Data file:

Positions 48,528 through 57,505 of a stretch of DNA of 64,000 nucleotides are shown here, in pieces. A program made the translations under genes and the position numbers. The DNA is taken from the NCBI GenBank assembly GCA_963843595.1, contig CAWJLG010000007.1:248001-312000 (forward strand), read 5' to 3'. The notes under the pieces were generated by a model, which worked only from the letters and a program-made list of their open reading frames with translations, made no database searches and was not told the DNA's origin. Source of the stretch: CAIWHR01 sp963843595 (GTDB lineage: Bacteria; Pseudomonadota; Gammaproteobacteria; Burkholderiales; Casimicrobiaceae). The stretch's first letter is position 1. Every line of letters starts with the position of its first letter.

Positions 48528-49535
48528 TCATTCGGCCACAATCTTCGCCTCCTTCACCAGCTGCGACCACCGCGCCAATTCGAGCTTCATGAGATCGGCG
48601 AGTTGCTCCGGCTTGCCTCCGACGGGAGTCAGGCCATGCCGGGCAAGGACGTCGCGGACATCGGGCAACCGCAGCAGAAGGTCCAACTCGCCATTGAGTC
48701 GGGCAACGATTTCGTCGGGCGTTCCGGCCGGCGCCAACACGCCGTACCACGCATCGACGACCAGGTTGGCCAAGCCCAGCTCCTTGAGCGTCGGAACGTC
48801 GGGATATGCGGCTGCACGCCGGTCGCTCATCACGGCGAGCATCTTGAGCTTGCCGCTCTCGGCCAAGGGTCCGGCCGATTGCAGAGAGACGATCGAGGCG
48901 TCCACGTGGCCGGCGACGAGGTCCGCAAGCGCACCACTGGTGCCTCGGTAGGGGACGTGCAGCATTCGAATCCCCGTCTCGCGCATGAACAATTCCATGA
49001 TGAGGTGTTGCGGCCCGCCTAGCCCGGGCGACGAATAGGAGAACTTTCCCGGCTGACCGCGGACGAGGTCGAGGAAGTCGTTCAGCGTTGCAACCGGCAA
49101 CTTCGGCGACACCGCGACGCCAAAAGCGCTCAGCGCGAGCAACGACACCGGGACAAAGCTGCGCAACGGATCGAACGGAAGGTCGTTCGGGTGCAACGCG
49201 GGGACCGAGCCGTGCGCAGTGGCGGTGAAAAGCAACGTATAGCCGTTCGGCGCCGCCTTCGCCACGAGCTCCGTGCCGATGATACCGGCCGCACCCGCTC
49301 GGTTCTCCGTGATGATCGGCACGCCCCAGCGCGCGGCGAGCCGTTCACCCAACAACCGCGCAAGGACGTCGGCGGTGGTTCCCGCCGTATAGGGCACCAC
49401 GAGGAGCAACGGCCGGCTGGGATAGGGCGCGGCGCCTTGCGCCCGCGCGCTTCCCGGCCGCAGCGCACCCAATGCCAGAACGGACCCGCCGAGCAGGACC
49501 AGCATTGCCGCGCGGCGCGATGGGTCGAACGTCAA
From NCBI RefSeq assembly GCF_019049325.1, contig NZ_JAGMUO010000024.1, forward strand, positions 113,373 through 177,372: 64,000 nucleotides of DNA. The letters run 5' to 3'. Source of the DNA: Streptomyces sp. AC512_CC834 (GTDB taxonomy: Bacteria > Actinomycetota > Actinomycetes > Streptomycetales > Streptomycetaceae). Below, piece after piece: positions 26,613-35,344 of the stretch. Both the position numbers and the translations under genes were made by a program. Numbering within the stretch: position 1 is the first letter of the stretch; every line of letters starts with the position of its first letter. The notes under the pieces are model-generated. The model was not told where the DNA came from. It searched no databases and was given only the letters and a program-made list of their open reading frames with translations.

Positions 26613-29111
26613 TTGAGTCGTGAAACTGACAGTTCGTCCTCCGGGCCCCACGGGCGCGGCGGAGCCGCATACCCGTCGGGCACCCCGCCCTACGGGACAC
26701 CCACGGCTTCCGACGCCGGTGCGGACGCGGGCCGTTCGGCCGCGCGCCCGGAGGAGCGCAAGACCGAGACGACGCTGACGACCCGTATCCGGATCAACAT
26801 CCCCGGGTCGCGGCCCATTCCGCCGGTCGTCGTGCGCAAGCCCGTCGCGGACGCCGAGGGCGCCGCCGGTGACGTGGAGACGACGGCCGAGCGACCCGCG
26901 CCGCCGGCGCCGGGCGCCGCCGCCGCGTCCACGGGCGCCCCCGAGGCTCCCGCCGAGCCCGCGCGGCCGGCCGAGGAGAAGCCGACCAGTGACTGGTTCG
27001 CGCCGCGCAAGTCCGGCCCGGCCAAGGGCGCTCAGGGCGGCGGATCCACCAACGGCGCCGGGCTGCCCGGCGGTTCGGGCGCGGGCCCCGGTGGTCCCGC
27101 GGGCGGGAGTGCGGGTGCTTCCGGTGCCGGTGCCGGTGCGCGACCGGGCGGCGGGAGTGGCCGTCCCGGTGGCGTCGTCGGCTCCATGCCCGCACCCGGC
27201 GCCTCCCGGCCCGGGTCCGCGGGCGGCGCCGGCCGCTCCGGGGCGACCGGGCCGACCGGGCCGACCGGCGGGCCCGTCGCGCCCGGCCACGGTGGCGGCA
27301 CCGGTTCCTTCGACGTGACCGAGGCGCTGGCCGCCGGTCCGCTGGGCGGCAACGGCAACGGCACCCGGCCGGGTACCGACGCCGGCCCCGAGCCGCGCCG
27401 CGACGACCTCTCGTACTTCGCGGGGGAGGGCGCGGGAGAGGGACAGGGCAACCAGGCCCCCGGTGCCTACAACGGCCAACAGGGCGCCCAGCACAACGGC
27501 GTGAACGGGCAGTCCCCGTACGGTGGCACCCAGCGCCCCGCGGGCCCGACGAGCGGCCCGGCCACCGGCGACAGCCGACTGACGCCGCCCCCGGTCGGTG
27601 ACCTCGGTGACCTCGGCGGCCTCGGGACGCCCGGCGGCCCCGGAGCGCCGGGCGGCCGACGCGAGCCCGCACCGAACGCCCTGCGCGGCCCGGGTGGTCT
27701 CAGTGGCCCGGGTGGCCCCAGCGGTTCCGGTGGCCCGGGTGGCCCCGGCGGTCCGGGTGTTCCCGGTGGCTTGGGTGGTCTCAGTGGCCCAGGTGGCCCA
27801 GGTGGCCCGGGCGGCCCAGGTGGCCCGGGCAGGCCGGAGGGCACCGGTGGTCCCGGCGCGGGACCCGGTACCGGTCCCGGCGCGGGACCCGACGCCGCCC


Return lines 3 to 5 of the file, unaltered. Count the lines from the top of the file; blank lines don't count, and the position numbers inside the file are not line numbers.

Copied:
48528 TCATTCGGCCACAATCTTCGCCTCCTTCACCAGCTGCGACCACCGCGCCAATTCGAGCTTCATGAGATCGGCG
48601 AGTTGCTCCGGCTTGCCTCCGACGGGAGTCAGGCCATGCCGGGCAAGGACGTCGCGGACATCGGGCAACCGCAGCAGAAGGTCCAACTCGCCATTGAGTC
48701 GGGCAACGATTTCGTCGGGCGTTCCGGCCGGCGCCAACACGCCGTACCACGCATCGACGACCAGGTTGGCCAAGCCCAGCTCCTTGAGCGTCGGAACGTC